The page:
Everything I feel like always starts from the top, Mather said. Thats going to be our owners, down to Theo, down to Dale. Theyve really taken a lot of responsibility and put themselves in the position to be accountable for everything. They set up a good program for this organization.

Matt Nagy is winning over his players by being himself

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USA Today Sports Images

Matt Nagy is winning over his players by being himself

Despite losing 34 of his 48 games as the Bears’ head coach, John Fox’s players generally liked him and were disappointed to see him fired on New Year’s Day. That’s not to say they were blindsided by it — losing leads to people losing their jobs, even if the culture at Halas Hall had changed for the better following the disastrous end of the Marc Trestman-Phil Emery era. 

It was with that backdrop that Matt Nagy was offered and accepted the position of Bears head coach a week after Fox’s firing. Four and a half months later, Nagy has seemingly made a strong first impression on his new team, with one reason standing out among many: He’s genuine in who he is and what he does.

“I would say Nagy can be stern, and he can be playful also,” cornerback Prince Amukamara said. “I think when you’re a first-year coach, you want to win (over) your guys, and you want to be firm, and he’s doing that. You can’t really tell he’s a rookie coach or whatever. I feel like he was born for this, and he’s doing a great job.”

Granted, no player is going to publicly blast their new boss — especially not before he’s even coached a game yet. But veteran players also aren’t oblivious to who can and cannot work out as a head coach, and there haven’t been any “damning with faint praise” types of comments that were more common five years ago at the beginning of the Trestman era.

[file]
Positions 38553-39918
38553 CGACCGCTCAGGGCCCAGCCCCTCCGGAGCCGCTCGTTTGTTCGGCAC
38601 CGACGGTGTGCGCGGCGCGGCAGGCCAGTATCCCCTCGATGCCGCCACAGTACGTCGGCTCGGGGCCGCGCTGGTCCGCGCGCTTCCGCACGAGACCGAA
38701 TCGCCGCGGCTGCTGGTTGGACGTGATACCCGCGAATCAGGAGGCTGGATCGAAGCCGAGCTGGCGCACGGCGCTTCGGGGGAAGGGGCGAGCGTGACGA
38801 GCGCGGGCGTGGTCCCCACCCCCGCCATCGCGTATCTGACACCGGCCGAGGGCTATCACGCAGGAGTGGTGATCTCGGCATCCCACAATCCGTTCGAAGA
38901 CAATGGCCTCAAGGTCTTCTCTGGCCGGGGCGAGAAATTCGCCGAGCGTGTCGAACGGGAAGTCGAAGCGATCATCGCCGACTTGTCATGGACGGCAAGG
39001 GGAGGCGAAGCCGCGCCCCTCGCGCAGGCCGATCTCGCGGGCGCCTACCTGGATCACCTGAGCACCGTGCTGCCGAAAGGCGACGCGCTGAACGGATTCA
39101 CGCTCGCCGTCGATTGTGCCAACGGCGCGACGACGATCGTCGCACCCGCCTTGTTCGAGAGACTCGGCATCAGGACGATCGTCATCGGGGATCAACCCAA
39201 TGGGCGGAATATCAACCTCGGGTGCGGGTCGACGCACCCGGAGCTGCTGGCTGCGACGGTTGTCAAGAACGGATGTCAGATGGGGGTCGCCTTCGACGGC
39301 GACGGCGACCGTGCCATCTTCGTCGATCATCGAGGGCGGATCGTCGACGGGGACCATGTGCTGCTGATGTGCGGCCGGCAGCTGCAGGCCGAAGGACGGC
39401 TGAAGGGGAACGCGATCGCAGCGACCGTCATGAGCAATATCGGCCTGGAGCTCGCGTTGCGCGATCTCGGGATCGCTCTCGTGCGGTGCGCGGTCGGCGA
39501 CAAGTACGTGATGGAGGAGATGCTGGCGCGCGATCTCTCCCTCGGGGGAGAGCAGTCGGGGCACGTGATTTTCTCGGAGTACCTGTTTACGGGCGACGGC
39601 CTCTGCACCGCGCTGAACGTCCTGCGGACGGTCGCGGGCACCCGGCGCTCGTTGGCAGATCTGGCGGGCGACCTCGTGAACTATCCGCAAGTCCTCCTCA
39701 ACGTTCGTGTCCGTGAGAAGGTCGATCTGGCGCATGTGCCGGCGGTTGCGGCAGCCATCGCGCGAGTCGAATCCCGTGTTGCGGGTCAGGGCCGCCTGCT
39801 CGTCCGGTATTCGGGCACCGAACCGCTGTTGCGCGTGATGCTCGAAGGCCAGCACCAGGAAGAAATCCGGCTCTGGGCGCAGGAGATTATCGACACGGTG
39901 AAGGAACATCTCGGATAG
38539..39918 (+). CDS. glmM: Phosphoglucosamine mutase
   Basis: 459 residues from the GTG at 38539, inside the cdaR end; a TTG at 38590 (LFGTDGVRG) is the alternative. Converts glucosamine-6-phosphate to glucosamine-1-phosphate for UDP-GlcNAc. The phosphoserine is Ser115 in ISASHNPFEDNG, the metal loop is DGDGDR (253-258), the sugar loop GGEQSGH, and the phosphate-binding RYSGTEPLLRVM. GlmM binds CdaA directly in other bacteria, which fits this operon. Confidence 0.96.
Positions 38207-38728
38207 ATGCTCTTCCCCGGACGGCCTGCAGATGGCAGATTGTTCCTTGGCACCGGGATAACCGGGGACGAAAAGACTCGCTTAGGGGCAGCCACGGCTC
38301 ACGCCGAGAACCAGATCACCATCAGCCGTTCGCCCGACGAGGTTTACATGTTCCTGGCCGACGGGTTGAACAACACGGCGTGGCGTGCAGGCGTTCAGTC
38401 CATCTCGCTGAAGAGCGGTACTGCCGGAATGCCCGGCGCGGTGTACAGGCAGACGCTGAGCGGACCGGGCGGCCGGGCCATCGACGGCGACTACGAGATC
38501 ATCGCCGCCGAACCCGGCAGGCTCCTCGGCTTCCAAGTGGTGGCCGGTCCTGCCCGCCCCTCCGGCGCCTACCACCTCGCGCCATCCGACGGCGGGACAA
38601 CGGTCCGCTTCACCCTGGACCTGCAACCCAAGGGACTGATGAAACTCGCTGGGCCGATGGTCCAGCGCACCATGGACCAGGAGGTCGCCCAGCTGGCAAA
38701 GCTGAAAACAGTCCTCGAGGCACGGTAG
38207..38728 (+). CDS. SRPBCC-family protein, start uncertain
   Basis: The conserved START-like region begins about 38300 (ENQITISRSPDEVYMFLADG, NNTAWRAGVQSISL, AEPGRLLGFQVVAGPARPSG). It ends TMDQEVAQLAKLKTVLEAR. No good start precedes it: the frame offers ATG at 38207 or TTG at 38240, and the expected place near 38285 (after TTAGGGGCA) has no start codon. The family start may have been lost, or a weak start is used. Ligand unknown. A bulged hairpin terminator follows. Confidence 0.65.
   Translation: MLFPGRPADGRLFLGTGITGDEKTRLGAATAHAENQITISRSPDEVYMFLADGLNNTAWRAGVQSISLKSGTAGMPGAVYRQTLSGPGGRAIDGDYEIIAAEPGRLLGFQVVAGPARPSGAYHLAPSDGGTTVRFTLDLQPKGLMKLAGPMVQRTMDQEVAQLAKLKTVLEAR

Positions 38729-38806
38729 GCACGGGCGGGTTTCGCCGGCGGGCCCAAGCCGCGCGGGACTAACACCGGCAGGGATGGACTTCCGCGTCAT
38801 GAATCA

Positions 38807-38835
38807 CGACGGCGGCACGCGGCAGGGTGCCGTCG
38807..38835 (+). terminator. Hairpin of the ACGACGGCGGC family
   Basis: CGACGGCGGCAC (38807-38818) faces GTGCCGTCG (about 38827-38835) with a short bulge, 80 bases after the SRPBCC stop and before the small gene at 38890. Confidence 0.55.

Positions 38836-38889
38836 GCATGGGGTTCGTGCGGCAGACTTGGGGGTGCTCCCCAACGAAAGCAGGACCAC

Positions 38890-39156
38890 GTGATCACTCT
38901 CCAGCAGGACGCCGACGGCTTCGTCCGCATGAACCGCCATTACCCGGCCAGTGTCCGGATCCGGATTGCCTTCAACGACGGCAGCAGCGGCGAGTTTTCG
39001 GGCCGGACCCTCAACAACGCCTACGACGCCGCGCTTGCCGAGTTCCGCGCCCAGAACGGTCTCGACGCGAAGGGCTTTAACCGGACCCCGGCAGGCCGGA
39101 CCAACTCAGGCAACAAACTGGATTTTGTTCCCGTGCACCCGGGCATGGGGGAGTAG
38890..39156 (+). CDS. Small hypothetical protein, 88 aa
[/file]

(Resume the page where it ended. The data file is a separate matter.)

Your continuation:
Will this win Nagy any games come September? No. But consider this sort of like team chemistry: It won't win a team anything, but if a team doesn't have it, it can be costly. 

“He’s a cool coach, man,” linebacker Danny Trevathan — who played for Fox in both Denver and Chicago — said. “He’s always giving us little details and smiling but we know he’s a hard worker just like we are. He’s up there working just like we are. He’s always putting us in the right position and he takes care of us. On the back end, where I come from, you take care of coaches like that. You go out and make plays for those coaches.”

From an observational standpoint, Nagy comes across as genuinely excited not just to be a head coach, but the head coach of the Bears. Players respect that approach — he's not coming in acting like a hired gun, and he's shown through these OTAs and practices that he cares about them, even if they haven't spent much time together yet. And he's also not strutting into Halas Hall every day with an over-inflated ego based on his promotion. That resonates, too. 

“I like the way he came in,” Trevathan said. “He came in humble but he was hungry. He came anxious, moving around in the meetings. I like that. That gets me fired up. I feel like we’ve got a good leader up here in the head coach.”

Reynaldo Lopez is changing his place in the White Sox rebuild: 'When I'm on the mound, I'm the best and I don't care about the rest'

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USA TODAY

Reynaldo Lopez is changing his place in the White Sox rebuild: 'When I'm on the mound, I'm the best and I don't care about the rest'

Rebuilds are full of surprises.

Fans can pencil in any names they want into their 2020 lineups, but there’s almost no one who’s going to have a 100-percent success rate when it comes to predicting exactly what the next contending White Sox team will look like.

Reynaldo Lopez carried plenty of hype when he was acquired from the Washington Nationals in the Adam Eaton deal prior following the 2016 season. He had a high prospect ranking before he was called up last summer. He hasn’t materialized out of nowhere.

But with names like Lucas Giolito, Michael Kopech, Alec Hansen, Carlos Rodon and others to compete with for one of those coveted rotation spots of the future, was anyone going to use the term “ace” to describe Lopez?